No Child Left Behind
A government attempt to fix American Education
Despite the vast majority of Americans that are educated though public school systems very successfully, many student of minority or low-income backgrounds have been “left behind.” The No Child Left Behind Act (NCLB), was the Bush administration’s attempt to help ensure that every public school student had a right to a solid education. A main goal was to have every school achieve higher scores on standardized testing each year and eventually by 2014 every student should score proficiently on their tests. Funding for NCLB was supposed to cover all the added costs that the schools would occur, but the funding ran out and schools are running out of resources to help their students.
The No Child Left Behind Act of 2001 was created to ensure that all student were given a fair opportunity to receive a good education from the public school systems. Before 2001, there was a large performance gap between students with a higher economic advantage and those students with less wealth. There was also a pattern of minority groups achieving less than white students in specific areas of school. “‘[W]e understand now that there are some basic tools that have to be put in place so that we give those children who are among the most disadvantaged in our country, who go to school in some of the poorer schools that they, in fact, get a very real opportunity in education,’ Rep. George Miller of California, the top Democrat on the House Education and Workforce Committee, told the NewsHour in 2001” (Nwazota, 2005). NLCB was the largest increase in the Federal government’s role in education since the Elementary and Secondary Act of 1965. What is No Child Left Behind?
George W. Bush and his administration proposed the No Child Left Behind Act of 2001. It is a reauthorization of the Elementary and Secondary Education Act (“No Child Left Behind,” 2004). NCLB is based on ideas of creating reasonable, measurable goals and holding schools accountable for accomplishing and meeting all of the set standards. Each state has a different set of standards for their schools. If the schools do not meet the basic skills standards their federal funding gets revoked. Since 2001, at the time NCLB was enacted federal funding for education has increased $12.2 billion by 2007 (U.S. Department of Education, 2006).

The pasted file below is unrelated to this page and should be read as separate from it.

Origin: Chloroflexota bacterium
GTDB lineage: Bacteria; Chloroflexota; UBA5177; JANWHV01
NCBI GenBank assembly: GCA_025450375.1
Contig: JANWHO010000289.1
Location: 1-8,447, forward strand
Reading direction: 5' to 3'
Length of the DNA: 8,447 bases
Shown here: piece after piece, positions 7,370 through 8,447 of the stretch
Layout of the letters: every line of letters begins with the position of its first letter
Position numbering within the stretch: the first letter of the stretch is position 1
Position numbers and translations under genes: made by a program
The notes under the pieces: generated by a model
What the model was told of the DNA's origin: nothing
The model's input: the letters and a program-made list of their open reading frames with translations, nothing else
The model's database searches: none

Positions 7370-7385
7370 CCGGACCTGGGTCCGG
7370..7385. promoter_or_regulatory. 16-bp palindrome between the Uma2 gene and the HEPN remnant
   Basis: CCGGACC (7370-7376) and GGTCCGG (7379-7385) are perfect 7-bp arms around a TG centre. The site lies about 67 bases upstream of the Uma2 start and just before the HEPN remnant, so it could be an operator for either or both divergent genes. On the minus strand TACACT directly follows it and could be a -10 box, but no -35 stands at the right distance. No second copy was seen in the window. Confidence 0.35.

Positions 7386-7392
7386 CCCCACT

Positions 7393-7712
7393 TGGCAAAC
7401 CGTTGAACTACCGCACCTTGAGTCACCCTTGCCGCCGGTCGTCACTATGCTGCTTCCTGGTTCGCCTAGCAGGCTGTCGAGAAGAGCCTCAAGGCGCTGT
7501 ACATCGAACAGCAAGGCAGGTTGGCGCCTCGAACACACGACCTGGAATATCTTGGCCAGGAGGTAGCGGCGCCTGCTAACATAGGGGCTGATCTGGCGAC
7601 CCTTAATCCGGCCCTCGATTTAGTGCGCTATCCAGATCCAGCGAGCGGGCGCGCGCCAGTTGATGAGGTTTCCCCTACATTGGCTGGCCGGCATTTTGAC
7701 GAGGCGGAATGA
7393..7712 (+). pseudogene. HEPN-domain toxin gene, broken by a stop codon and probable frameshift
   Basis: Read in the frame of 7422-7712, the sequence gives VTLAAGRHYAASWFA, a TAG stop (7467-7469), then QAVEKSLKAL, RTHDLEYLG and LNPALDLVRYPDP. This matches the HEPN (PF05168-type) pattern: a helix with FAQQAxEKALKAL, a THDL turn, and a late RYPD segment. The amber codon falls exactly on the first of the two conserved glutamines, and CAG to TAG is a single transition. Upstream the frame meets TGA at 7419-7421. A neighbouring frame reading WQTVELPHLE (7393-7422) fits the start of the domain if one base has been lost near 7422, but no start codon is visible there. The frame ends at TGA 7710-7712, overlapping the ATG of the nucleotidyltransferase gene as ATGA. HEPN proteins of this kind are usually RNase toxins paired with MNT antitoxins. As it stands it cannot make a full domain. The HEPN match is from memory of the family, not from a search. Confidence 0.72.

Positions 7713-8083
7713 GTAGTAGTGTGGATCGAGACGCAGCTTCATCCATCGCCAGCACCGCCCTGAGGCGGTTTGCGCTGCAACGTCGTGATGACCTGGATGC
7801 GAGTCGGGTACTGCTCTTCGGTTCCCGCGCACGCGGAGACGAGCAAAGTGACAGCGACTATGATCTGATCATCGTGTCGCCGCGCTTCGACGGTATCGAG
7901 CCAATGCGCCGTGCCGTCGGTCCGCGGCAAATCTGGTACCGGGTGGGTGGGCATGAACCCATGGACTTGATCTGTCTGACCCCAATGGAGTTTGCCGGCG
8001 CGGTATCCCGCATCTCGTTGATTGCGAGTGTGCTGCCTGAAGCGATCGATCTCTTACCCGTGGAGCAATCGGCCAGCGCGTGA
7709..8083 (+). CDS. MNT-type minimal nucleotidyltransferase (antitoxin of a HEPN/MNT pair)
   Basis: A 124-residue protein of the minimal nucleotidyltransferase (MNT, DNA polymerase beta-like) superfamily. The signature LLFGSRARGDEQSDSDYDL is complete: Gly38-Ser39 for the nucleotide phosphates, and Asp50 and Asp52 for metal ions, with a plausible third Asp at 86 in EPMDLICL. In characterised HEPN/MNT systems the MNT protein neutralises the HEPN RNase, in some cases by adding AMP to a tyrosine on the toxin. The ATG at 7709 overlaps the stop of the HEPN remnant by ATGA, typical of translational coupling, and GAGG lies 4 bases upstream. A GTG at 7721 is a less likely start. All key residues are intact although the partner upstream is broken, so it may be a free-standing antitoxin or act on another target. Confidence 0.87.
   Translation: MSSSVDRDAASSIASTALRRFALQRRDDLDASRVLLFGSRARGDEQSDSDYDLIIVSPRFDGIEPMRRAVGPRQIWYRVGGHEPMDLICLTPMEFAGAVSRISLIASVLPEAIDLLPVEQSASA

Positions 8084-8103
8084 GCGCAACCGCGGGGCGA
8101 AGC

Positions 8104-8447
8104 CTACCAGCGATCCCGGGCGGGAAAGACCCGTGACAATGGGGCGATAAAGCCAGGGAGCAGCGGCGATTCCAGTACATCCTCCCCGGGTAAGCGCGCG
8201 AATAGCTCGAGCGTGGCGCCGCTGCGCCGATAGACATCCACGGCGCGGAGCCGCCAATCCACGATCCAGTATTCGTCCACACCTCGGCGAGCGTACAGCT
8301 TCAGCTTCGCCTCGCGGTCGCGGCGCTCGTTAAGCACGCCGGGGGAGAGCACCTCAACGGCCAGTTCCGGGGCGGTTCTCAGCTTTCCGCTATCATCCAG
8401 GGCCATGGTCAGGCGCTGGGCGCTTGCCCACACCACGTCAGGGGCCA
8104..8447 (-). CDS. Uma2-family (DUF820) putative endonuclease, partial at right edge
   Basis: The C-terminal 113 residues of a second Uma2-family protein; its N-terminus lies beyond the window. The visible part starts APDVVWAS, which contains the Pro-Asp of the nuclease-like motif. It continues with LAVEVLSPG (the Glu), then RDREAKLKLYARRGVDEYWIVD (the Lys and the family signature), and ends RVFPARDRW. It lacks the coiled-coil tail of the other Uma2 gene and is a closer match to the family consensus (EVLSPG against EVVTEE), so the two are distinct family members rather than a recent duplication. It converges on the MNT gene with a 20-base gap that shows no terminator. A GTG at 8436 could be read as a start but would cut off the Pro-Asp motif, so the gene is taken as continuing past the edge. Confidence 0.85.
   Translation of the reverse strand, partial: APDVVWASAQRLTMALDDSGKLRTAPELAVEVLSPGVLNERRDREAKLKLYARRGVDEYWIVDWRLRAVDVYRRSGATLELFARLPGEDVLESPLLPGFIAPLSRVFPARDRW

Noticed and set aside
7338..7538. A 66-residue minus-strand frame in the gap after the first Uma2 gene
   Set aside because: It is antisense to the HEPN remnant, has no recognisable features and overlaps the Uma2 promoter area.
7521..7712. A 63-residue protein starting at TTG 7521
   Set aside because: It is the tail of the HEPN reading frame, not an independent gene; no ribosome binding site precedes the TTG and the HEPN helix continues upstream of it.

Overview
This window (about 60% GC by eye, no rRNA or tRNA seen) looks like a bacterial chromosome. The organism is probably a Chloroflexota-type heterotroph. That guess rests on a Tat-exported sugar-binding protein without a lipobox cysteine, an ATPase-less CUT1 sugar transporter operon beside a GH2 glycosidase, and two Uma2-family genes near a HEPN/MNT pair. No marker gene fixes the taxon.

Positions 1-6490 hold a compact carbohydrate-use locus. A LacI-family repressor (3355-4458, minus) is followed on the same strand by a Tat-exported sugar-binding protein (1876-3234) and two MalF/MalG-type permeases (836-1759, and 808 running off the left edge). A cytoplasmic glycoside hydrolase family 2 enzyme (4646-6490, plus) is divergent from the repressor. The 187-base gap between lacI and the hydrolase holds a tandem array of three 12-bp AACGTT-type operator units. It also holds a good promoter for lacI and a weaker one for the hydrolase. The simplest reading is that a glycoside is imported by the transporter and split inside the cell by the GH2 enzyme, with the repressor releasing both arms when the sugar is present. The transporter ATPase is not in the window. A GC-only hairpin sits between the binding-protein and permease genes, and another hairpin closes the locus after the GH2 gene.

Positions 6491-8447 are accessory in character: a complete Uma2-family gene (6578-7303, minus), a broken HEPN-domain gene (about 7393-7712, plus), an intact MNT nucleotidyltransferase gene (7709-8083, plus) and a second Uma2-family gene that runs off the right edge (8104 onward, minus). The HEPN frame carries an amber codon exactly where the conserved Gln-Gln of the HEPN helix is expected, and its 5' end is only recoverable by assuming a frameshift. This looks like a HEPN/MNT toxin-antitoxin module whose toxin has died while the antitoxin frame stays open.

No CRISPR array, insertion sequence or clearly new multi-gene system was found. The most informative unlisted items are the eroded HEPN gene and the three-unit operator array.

President George W. Bush proposed the Act late January 2001. Representatives John Boehner (R-OH), George Miller (D-CA), Senators Ted Kennedy (D-NA) and Judd Gregg (R-NH) all contributed ideas to the policies described in The Act (Amos, 2010). President Bush signed the Act into law on January 8th, 2002.
NCLB requires all schools to have standardized testing if they are receiving federal funding. Federal Funding is based on the results from the tests. The schools that do not achieve proficient levels on each test get marked as schools in need of assistance. Parents have the opportunity to have their children transfer to another school and schools have to offer after school or summer school programs. Goals of No Child Left Behind
Focusing on core subjects, such as math, English, history, and science is a main goal of the No Child Left behind act. Standardized testing is a way to measure students’ progress. “NCLB requires that states develop and implement math and reading standards by the 2005-2006 school year and then test children in grades 3 through 8 to make sure that students are on track to achieve 100 percent proficiency by 2014. Schools must also test at least once during grades 10 through 12” (Clapman, 2005). Each state has to create its own tests; the law does not allowed for federally controlled curriculum. Without one federal standard, there is a very wide variety of scores that come from the tests. Every state has its own assessment of proficiency which leads to misleading communication errors.
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